Saturday’s friendly against Costa Rica is not a World Cup match as he first dreamed as a kid, but San Jose Earthquakes defender Nick Lima is a step closer to reaching that goal.
Lima earned his first cap for the United States in Sunday’s 3-0 win over Panama and, despite making his debut for the national side, he’s approaching his time with the USMNT as if he’s been here numerous times before – like any other game.
“It’s another game day. You know, I try to treat them all the same,” he said after training on Wednesday. “I’ve been here a hundred times – well, maybe not that many – watching and playing. You just go out and we execute the game plan just the way we did the other day and pick it up another level.”
Lima enjoyed a happy homecoming back to the Bay Area after earning Man of the Match honors following his performance against Panama on Sunday where he played the full 90 minutes and tallied an assist on a “Wayne Rooney-esque” cross into the box that resulted in a headed goal by Walker Zimmerman in the 80th minute.
“I was ready to go and prepared and my mindset was dialed in,” Lima said. “I just saw him take a big touch and I know what I’m capable of defensively. So I took advantage of it.”
Now the Quakes’ third-year Homegrown defender gets to showcase his stuff in his hometown on the national stage. Friends and family, along with some Quakes’ fans are expected to be in attendance to see the Castro Valley native wear the red, white and blue at home. Lima knows that it’s a big occasion, even if he isn’t making a big deal about it.
“I don’t take it lightly,” he explained. “It means the most to wear this crest and now you’re getting to wear it being home. I don’t really have the words for the meaning, but I could show it with action and the work that I’ll put in and be ready for the game.”
Lima spent time with the USMNT in last year’s January camp (then under interim head coach Dave Sarachan), but didn’t play in the two friendlies at the end. He’s already starting to make his mark with the national team at the right time at the beginning of Gregg Berhalter’s tenure while learning the new system.
“It’s a new system,” Lima explained. “Gregg wants to play a certain style and it takes more than what we have here in just under four weeks to get used to it. So, you know, it’s going to continue as the months and the years go with the national team.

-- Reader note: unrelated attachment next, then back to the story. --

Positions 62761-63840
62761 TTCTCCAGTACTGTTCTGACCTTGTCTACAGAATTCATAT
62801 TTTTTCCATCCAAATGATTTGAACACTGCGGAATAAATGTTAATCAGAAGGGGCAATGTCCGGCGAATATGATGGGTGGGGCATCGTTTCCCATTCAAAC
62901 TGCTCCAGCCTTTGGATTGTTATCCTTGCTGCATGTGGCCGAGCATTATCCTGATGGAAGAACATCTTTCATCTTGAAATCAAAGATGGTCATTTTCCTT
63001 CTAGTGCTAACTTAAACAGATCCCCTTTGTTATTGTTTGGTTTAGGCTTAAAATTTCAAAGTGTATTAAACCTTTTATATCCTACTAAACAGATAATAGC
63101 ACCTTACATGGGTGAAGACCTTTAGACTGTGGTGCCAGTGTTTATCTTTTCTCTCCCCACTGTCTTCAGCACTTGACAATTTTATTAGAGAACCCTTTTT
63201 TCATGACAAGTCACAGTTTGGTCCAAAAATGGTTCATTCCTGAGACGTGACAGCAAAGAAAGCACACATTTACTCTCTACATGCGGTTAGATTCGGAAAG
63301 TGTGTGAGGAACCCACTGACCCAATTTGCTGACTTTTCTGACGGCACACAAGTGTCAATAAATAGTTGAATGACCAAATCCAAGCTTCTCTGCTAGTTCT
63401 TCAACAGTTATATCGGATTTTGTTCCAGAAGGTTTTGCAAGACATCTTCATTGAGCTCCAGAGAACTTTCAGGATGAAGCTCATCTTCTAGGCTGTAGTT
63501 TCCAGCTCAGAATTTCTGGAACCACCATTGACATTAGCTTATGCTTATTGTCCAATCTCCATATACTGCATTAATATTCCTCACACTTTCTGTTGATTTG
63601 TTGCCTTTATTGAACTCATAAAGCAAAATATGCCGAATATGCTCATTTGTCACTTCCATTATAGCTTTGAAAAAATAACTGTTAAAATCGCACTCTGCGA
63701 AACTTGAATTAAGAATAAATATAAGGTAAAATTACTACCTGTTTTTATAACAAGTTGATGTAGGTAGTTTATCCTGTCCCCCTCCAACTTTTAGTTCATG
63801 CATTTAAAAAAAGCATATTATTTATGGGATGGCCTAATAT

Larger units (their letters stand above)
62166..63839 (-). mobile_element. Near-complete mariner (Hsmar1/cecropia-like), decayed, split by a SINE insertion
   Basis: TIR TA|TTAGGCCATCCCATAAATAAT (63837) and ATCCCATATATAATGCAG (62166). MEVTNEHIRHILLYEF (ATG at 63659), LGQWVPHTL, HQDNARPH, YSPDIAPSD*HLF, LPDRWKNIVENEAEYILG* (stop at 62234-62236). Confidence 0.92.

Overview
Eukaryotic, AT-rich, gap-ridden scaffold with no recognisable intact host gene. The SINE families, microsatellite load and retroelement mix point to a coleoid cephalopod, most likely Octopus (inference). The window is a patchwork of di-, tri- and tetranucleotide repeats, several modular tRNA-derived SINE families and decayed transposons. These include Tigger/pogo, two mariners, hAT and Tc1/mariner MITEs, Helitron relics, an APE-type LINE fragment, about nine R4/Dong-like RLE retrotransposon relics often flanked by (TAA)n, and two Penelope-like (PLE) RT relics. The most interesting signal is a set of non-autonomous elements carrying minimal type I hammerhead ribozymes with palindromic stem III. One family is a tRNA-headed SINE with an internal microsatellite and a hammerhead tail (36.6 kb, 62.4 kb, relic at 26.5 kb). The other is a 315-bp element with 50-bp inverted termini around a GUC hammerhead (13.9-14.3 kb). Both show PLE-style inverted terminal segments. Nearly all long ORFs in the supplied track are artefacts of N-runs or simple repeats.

“You just take it one day at a time, but you learn, you progress, you make mistakes, and you go through it, but when you’re here, you know from day one we hit the ground running and Gregg created a culture where we have to learn.”
With the Earthquakes, Lima overlaps the midfield to help push the attack. In Sunday’s win over Panama, he advanced more into the midfield to help support the attack. He created a chance in the opening minutes in this new role and also had a shot on goal saved. He played a big role on the USMNT’s opening goal by Djordje Mihailovic, sending a perfect pass to Corey Baird out wide to set him up for the assist.
“It’s not easy to ask your right-back to get the ball with his back to goal,” Berhalter said after Sunday’s win. “It’s not easy to ask him to pivot in midfield, to create space for other people, but he did a good job with that.
“The second goal is a great example of his competing in transition and winning the ball and serving the ball in. So, we were really happy with him and I think it showed that he has a good understanding of the game.”
It’s a change of positioning from what he’s used to, but a role he’ll easily adapt to.
“If you’re not going to abide by the system and play along those like and adapt to it, you know, you’re not going to play,” he explained. “You want to be part of the team and you want to fit in and you wanna be able to help as well. I played the six so it was different, but I think there are moments in the game that allows me to be myself and what I’m used to doing.”
As January camp concludes with Saturday’s friendly against Costa Rica, Lima hopes that his time with the national team doesn’t. Saturday’s friendly may just be “another gameday” for Lima, but the stakes and the spotlight remain as big as always.
And he still knows it, even in his first appearances for country.
“Well it’s the first time I ever played with the national team,” he explained. “So you know it’s on the level of the whole country. And you know internationally as well.
“You wear the red, white, and blue so that’s the dream you think of as a little kid, the first one that kind of blossoms in your mind, and to be here it definitely holds a lot of weight.”